<p>2017/2020<br />
Rosenheim Kunduz<br />
Artistic research</p>

Artistic research about the Rosenheim Poltergeist haunting of 1967. It was investigated by the paranormal investigator (and professor at the university of Freiburg at the time) Hans Bender. In my research, I have been linking the haunting with the event that became known as the Kunduz affair. Around one hundred civilians have died in 2009 due to the false interpretation of drone footage of German military personnel. An US-American fighter jet had communicated video images to the German commanding officer of the German military, who made the decision, based on the video images as well as both correct and false peripheral information, to attack the convoy. Both A.I. and human intelligence combined where not powerful enough to determine whether the moving objects should be classified as threats or non-threats.

The haunting of Rosenheim has been called one of the first media 'spectacles' and has not been declared a closed case as of this writing. During the original investigation, reality and fiction blurred when police and local authorities became involved.

In one news report at the time, the then famous paranormal investigator Hans Bender illustrates how a painting on the wall physically turned around itself in the legal office where the Poltergeist events had allegedly happened. This is just a staging of events. The TV team is not shooting at the site where the events unfolded, and the painting is not the real painting. This is actually not clarified in the report, but can be deducted from the other recordings that were shot on site. However, the real painting that supposedly had paranormally spun around itself can be supposedly seen in a blurry recording. The actual footage of this happening was never released, only the recording of the recording playing in a TV. In the news report, the disctinction between reality and fiction is unclear.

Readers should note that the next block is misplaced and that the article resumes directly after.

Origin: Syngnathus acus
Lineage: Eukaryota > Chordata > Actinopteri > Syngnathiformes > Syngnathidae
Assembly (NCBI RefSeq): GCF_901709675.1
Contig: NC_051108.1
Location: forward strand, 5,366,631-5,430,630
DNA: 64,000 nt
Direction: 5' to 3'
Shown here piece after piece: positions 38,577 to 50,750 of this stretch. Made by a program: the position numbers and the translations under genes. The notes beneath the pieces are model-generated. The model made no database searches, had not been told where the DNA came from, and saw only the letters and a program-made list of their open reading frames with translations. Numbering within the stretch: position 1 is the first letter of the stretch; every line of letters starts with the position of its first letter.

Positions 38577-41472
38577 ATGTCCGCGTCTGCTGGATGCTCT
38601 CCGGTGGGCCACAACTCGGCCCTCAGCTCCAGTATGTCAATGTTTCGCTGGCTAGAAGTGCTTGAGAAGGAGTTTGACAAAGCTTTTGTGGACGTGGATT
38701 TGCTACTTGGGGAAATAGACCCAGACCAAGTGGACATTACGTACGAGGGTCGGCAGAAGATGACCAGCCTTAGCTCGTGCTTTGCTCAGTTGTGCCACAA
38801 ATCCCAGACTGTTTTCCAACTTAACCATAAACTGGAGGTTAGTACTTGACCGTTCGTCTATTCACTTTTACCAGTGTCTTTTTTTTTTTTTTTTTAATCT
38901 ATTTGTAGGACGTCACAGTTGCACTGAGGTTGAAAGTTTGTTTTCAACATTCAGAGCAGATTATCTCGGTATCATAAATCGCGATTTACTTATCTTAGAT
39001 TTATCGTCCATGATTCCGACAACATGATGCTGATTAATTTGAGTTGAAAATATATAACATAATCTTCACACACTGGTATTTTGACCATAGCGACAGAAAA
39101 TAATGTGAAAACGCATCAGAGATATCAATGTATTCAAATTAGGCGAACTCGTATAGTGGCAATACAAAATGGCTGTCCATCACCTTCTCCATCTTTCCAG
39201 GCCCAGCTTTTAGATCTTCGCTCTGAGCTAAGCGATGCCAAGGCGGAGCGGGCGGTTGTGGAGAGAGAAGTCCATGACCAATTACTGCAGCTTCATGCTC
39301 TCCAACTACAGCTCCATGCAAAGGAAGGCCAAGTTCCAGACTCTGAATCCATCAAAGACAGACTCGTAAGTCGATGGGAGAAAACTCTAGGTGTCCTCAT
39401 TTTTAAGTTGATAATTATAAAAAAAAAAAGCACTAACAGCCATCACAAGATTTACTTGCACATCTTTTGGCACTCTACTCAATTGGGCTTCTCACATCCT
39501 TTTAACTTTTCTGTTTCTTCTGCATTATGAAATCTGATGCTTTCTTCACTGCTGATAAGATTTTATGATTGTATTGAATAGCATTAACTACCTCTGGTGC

The 'civilian deaths', occurred on the basis of pre-installed belief systems and false knowledge of the commanding officer and his surroundings. His ultimate decision was based on the circumstance he found himself in, in a position of power, and the only images to rely on to correctly identify potential threat was remote blurry video.

The relationship between truth and reality are at the heart of my research trying to connect a trivial happening in a Bavarian small town to a violation of human rights. Their connection is in the way that both events were consumed by most as a media event, remotely, through video, leading to judgment of the events, remotely, based on the audiences beliefs.

For a first step in my research I made a printout of the copy of the flower painting from the TV report about the Rosenheim haunting. I also made a printout of the video still just before the moment of the air strike in Kunduz, that killed civilians. I framed both printouts, hung them on the wall and filmed them with a 2009 infrared video camera in then common poor resolution. Using thin see through thread, I had both images both moving incredulously seemingly by themselves. If you look closely, you can probably see the thread.